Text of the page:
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EPA asked to rule on Montana’s change to nutrients standards

Montana has long prided itself on clean rivers and streams. But it is now struggling to implement standards to keep fertilizers and other nutrients from polluting its water sources.

HELENA, Mont. (CN) — After leading the nation in setting effective water standards for nitrogen and phosphorus, the state of Montana is being forced to backpedal due to state legislation. But since the federal government also has a say in water quality, Montana’s Department of Environmental Quality finds itself stuck in a power struggle.

This week, a group of Montana environmental organizations sent a letter to Montana Department of Environmental Quality asking the department to follow federal Clean Water Act requirements by officially informing the U.S. Environmental Protection Agency of changes to its policy regulating nutrients in state waters.

“Why are we asking for a formal submission? Because somewhere, something’s happening that’s disingenuous,” said Guy Alsentzer of Montana-based Upper Missouri River Waterkeeper, one of the groups that signed the letter.

Nutrients — chemical compounds of nitrogen and phosphorus and key ingredients in commercial fertilizers — are increasingly in the news as they pollute the nation’s waters, causing algae mats to invade river channels and choke aquatic environments of oxygen. From the Great Lakes and Chesapeake Bay to the Gulf of Mexico, water is increasingly degraded and sometimes toxic, affecting fish and people alike. In Florida waters, nutrient-fed algae are choking out native seagrass, causing hundreds of endangered manatees to die of starvation.

Last year, the deoxygenated “dead zone” in the Gulf of Mexico — caused by nutrient-laden waters from the Mississippi River — was bigger than it’s been in the past five years, covering more than 6,300 square miles, larger than the size of Lake Ontario and Lake Erie combined. Tributaries of the Mississippi River across 31 states contribute some level of nutrients to the Gulf, especially in the spring as farmers spread fertilizer on their fields.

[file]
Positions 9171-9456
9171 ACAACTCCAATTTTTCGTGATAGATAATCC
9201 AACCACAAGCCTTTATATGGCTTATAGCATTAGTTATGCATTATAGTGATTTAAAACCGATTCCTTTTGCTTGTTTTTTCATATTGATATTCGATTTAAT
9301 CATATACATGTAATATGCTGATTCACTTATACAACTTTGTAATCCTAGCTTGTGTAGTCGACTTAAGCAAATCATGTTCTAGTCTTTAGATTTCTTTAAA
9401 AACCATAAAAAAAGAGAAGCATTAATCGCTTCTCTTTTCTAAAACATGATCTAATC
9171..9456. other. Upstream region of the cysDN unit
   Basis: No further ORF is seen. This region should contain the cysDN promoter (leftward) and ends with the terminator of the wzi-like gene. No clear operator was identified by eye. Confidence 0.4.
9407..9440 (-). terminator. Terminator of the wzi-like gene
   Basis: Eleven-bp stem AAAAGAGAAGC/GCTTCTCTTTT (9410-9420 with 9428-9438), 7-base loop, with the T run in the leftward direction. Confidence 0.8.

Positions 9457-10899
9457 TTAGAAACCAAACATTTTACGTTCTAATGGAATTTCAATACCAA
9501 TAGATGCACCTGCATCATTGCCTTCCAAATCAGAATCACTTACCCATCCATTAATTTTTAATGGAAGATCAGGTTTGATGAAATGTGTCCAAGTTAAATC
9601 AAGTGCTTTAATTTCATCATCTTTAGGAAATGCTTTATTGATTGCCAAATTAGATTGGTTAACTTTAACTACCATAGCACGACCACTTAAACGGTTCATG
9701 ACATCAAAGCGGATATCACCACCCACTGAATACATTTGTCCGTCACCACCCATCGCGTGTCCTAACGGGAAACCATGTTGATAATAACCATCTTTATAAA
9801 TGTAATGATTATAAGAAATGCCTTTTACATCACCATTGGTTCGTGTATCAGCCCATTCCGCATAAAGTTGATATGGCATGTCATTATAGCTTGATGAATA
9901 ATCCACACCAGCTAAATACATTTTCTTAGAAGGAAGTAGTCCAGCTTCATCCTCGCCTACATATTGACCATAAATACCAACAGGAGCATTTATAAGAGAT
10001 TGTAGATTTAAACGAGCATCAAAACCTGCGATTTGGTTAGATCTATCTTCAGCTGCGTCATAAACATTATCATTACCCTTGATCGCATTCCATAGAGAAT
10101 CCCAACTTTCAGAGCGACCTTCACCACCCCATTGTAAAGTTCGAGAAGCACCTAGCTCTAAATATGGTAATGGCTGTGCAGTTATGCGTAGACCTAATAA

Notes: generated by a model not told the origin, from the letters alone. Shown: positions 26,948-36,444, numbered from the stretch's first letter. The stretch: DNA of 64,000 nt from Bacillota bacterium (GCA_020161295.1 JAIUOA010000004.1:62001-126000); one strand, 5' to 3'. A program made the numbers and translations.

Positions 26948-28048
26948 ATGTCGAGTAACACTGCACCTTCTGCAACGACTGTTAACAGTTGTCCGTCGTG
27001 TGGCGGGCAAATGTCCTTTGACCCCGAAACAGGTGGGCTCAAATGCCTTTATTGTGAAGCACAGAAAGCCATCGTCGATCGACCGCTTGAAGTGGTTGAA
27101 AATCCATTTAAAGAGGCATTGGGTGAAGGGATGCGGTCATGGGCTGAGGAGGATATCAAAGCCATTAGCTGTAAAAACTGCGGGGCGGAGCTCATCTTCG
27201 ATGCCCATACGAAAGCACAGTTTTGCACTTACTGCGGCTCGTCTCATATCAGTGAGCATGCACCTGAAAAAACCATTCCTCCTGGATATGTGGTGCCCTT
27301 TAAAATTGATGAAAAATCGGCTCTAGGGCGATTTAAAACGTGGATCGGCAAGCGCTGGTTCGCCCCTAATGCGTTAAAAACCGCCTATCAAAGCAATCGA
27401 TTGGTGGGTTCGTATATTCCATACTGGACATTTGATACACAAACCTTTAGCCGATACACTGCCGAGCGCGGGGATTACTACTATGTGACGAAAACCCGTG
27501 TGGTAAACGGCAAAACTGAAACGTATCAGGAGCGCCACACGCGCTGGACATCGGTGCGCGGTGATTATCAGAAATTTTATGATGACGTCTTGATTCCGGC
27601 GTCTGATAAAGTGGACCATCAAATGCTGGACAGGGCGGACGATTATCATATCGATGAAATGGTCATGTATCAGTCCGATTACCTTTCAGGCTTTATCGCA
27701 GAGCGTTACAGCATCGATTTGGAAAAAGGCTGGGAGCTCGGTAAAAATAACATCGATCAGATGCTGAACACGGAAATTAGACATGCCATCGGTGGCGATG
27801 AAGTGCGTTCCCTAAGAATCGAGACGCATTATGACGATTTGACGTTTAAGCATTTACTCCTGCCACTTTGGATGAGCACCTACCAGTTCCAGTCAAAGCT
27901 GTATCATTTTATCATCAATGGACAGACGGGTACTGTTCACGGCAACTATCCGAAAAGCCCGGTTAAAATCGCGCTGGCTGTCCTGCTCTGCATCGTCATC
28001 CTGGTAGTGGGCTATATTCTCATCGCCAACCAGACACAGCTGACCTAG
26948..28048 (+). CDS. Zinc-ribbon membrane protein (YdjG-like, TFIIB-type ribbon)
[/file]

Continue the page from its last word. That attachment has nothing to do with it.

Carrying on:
The EPA has long recognized nutrients in water as a national problem. Nutrients do occur naturally, but human activities that add nutrients — municipal waste treatment, septic fields, agriculture, mining — are increasing. And climate change effects are only making matters worse.

More than two decades ago, the EPA sought to get ahead of the nutrient problem by encouraging states to exchange more vague narrative water quality standards for numerical standards. Numerical standards already set measurable concentration limits for most water pollutants, such as mercury or arsenic. Response can be quicker because states must take action if water samples exceed the set concentrations.

Many states haven’t complied, though in 2009 Montana became the first state to pass legislation to do so. A headwaters state, Montana has long prided itself on clear streams and blue-ribbon trout populations. But in the 1980s, Montanans grew increasing concerned about mats of algae spreading throughout some fishing streams.

Montana's environmental quality agency and university scientists spent several years developing regional numerical standards for state streams, and in 2014 the agency submitted its new rule to the EPA, which granted approval in 2016.

It should have been a small win for the Clean Water Act, the headwaters of Montana and points downstream. But it wasn’t that simple.

Montana’s larger polluters, those that require discharge permits, discovered the equipment needed to filter nutrients from their wastewater is quite expensive. At the time, the only real option for municipalities was reverse-osmosis, and depending on the size, equipment could cost $1 million to more than $25 million.

Mayors and town managers with tight city budgets pushed back. So the environmental quality agency created a variance program to give municipal polluters up to 20 years to achieve the permit limits required by numerical standards. During that time, polluters could raise money or wait for cheaper technology but didn’t have to reduce the amount of nutrients they expelled. The EPA consented to the variances until Upper Missouri River Waterkeeper took the feds to court for allowing economic considerations to override the Clean Water Act.

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“It’s not about stopping pollution at the source, it’s now about managing pollution in our waterways,” Alsentzer said. “And doing that solely on the rationale that it’s really expensive to control pollution. It’s not about technological feasibility. It’s we think the cost, economically, outweighs all the benefits of having clean water and healthy river systems.”